|Type||Journal Article - International Family Planning Perspectives|
|Title||Why Nigerian adolescents seek abortion rather than contraception: evidence from focus-group discussions|
Context:Nigerian adolescents generally have low levels of contraceptive use, but their reliance on unsafe abortion is high, and results in many abortion-related complications. To determine why, it is important to investigate adolescents' perceptions concerning the risks of contraceptive use versus those of induced abortion.
Methods: Data were collected through focus-group discussions held with adolescents of diverse educational and socioeconomic backgrounds. All were asked what they knew about abortion and contraception, and each method of contraception was discussed in detail. In particular, youths were asked about contraceptive availability, perceived advantages of method use, side effects and young people's reasons for using or not using contraceptives.
Results: Fear of future infertility was an overriding factor in adolescents' decisions to rely on induced abortion rather than contraception. Many focus-group participants perceived the adverse effects of modern contraceptives on fertility to be continuous and prolonged, while they saw abortion as an immediate solution to an unplanned pregnancy—and, therefore, one that would have a limited negative impact on future fertility. This appears to be the major reason why adolescents prefer to seek induced abortion rather than practice effective contraception.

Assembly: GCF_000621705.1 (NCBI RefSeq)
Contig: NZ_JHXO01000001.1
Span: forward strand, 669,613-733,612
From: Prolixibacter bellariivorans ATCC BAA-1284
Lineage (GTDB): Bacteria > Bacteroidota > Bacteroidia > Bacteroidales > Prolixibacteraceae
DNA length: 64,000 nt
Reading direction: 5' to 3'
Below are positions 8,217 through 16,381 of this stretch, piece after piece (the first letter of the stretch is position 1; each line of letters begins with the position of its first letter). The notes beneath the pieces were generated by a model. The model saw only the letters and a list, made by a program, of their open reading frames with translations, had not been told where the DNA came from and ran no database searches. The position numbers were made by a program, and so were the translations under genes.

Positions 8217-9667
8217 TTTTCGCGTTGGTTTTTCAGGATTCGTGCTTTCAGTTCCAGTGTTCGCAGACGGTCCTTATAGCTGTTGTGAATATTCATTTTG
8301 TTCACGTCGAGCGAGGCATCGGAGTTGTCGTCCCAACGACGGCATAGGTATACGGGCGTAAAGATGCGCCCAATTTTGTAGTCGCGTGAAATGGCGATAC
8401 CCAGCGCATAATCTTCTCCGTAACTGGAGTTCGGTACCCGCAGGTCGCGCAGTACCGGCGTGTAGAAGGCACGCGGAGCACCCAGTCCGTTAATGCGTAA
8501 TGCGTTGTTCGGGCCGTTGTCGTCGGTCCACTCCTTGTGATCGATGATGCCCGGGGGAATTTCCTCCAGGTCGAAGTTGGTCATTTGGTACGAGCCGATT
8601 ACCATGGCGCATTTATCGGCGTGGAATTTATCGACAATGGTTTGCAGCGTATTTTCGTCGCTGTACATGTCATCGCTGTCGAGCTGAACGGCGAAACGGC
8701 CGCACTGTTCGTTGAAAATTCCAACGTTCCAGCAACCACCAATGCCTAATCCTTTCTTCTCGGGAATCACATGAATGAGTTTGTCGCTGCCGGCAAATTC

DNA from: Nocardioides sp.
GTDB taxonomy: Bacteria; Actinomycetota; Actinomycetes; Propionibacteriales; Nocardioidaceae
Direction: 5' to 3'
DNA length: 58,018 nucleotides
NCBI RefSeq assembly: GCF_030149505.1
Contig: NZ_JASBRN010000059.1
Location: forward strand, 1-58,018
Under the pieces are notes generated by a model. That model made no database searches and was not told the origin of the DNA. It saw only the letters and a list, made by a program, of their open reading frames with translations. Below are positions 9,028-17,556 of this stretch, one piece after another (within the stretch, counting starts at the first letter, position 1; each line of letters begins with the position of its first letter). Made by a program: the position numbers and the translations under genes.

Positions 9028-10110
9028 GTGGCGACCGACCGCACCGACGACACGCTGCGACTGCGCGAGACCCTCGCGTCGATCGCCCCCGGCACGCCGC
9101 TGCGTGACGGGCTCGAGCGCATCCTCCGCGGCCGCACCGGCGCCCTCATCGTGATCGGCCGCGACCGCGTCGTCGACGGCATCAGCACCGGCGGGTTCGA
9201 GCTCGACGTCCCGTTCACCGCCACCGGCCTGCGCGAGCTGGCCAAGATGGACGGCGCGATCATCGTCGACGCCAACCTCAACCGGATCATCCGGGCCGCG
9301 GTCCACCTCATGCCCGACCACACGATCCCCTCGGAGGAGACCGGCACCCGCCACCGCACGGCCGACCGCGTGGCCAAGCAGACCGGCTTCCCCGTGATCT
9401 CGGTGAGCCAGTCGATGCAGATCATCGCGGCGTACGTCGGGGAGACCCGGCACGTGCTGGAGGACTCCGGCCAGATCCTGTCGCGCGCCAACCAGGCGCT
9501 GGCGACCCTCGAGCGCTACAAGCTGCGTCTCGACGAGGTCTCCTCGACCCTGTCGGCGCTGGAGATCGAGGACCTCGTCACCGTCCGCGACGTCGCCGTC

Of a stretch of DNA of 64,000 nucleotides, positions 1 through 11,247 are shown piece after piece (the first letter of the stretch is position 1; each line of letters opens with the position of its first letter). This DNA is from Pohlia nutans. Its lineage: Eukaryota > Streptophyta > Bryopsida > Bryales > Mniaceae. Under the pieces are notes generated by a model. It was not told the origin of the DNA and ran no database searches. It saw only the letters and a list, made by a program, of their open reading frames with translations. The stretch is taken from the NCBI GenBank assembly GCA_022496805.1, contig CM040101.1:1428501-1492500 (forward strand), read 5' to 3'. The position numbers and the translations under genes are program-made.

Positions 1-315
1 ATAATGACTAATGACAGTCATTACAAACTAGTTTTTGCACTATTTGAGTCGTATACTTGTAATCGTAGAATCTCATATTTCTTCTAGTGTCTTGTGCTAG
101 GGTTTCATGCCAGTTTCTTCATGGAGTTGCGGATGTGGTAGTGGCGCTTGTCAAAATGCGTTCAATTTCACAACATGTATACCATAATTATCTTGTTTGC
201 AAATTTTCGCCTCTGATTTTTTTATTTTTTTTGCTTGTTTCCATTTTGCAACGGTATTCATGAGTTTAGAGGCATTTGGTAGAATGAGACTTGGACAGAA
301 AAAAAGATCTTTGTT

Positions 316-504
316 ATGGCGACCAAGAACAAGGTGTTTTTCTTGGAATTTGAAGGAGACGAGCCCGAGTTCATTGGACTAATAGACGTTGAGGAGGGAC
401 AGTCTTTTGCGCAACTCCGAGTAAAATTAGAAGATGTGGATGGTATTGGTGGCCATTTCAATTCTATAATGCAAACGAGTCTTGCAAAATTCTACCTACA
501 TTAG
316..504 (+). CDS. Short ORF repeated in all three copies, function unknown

Conclusions: The need to educate adolescents about the mechanism of action of contraceptive agents and about their side effects in relation to unsafe abortion is paramount if contraceptive use is to be improved among Nigerian adolescents
|»||Nigeria - Demographic and Health Survey 1990, Nigeria|